It’s at this point that those of you who don’t suffer from anxiety or depression are dying to know, well what happened? What caused these break downs (yes, I am really comfortable admitting that I had an emotional break down back in April and back in 1992. Most people have them they just don’t admit it.)

I could write a grocery list of events that were going on that would probably set anyone into a highly emotional state of anxiety. Back in 1992, it was applying to college, my parents marital problems, an on again off again destructive relationship with a boy, a borderline eating disorder, friend problems, on and on. And same with now— I mean anyone who is 39-years-old, trying to work, complete a graduate program, raise their children, be a good wife, have time for yourself, write and publish books, and see your friends and family feels the vice grip pressure of the unwinnable game of Having It All. Not to mention, around this time we lost one of our family pets and the other had a stroke in front of me (both we’ve had since we got married 15 years ago). So when I fell apart, no one was surprised, and everyone was incredibly sympathetic. 

But here’s the thing, as we sometimes say in therapy—the content doesn’t really matter; it’s the theme and it’s the behavior (yeah, I’m a little bit of a cult follower of CBT because it saved my life).  So  what was the theme of the things, events, and moments that caused me such anxiety and how did I respond? I’m not sharing the theme (too personal) but once I figured that out it helped me to at least understand what the anxiety and depression were connected to. But, most importantly, how did I respond? Well, I recoiled, I withdrew. And, thus, I spiraled.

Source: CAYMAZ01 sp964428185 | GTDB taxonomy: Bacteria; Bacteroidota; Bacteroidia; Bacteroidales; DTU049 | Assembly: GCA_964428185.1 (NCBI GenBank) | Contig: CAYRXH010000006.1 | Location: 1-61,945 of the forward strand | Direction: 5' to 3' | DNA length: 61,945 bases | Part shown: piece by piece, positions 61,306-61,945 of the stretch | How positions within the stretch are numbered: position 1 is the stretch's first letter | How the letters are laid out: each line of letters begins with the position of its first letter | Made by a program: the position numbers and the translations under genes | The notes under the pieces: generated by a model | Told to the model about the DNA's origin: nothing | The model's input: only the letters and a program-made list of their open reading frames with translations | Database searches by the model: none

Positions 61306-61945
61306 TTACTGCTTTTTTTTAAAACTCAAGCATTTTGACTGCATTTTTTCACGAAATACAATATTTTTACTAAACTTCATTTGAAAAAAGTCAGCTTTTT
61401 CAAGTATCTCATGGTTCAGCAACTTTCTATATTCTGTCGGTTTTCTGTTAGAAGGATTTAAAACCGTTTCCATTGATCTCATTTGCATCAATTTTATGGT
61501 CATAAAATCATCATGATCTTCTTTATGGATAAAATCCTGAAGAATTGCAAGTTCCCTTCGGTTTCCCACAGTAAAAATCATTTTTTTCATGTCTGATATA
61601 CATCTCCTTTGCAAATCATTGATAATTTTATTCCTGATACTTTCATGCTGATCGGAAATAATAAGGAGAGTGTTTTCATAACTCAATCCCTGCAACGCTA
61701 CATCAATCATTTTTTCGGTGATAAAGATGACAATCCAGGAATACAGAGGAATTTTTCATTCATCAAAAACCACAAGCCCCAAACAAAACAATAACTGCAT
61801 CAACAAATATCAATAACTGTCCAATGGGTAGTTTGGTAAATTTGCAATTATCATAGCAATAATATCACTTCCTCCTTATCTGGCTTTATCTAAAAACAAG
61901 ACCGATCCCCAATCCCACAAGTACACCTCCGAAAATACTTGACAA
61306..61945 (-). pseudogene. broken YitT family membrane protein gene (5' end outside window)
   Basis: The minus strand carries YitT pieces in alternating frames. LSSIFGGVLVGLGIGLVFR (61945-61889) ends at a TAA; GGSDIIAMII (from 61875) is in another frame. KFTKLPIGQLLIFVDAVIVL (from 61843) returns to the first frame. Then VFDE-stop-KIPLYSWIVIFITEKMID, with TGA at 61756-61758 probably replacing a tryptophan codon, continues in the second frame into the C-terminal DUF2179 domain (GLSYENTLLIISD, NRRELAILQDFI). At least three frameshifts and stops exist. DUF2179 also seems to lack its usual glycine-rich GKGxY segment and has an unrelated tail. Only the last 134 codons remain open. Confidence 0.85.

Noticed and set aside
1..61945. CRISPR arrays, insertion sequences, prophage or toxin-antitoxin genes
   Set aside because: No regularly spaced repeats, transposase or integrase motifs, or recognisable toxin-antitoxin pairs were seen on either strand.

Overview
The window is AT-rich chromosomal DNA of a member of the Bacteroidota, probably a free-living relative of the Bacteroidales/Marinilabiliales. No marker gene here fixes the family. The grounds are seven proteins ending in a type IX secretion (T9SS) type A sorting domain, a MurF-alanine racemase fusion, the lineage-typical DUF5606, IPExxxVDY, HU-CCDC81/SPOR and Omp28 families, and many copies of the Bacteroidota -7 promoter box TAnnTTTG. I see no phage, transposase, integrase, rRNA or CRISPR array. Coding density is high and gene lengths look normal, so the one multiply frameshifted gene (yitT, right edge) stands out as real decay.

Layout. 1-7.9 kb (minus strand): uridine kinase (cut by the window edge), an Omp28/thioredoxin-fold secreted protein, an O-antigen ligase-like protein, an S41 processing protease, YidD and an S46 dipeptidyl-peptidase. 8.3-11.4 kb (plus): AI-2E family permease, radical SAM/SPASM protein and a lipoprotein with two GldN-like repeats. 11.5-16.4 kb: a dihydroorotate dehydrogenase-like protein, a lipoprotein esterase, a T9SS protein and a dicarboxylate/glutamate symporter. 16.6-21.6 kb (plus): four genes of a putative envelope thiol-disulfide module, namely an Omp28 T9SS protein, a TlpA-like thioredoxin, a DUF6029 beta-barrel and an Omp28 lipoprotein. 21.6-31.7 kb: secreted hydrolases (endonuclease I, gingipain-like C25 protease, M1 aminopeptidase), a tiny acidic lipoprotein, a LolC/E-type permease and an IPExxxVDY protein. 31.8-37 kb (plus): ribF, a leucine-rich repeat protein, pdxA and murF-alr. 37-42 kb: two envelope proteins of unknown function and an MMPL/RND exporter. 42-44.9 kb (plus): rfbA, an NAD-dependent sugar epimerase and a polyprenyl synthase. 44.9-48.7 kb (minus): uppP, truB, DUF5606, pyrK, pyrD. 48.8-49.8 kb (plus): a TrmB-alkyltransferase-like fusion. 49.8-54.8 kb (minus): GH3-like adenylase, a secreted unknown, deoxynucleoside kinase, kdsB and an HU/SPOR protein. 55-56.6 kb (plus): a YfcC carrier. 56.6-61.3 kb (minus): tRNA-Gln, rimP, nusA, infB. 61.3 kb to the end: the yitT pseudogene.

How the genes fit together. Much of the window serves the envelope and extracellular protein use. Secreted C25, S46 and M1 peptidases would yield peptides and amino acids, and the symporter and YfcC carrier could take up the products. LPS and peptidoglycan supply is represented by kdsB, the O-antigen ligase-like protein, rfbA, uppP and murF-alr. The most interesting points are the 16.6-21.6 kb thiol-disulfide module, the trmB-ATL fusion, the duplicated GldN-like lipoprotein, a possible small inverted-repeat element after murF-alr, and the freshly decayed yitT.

My point in writing this isn’t to talk about the why of my anxiety and depression because a.) Too personal even for me and b.) The why really doesn’t matter in terms of getting better and moving through it.

So my point. I’m going to get to it. It’s this: The way we talk to ourselves about and the way we respond to our feelings of anxiety and depression is what that truly f*** us up.

Yes, there is a biochemical component to this, and I have it, two fold. I’m biochemically wired to be prone to depression and anxiety, hereditarily, as in, DNA-wise (I had my DNA tested). All it takes is too much physical and emotional stress (I mean years worth of it) to send me down the long, blindingly dark road of anxiety and depression.

I had to work by ass off to get better. But the ability to do that is also in my DNA; it’s the same set of genetics that is both responsible for my speedy flight or flight response to non-life threatening (and life threatening) situations and my ability to do, as my husband says, three thousand things at once. It’s the same set of genes responsible for my boundless energy and for my enthusiasm to learn and grow. It’s the same set of genes that allows me to be really disciplined with school, working out, and time management.

So back to my point. My point is this. Depression and anxiety are in our genes. It’s there like Type 1 Diabetes is in some other folks. It’s there just like some forms of cancer. It’s there just like your eye color. It’s there and you have to learn to live with it and deal with it. You cannot hide in your closet forever.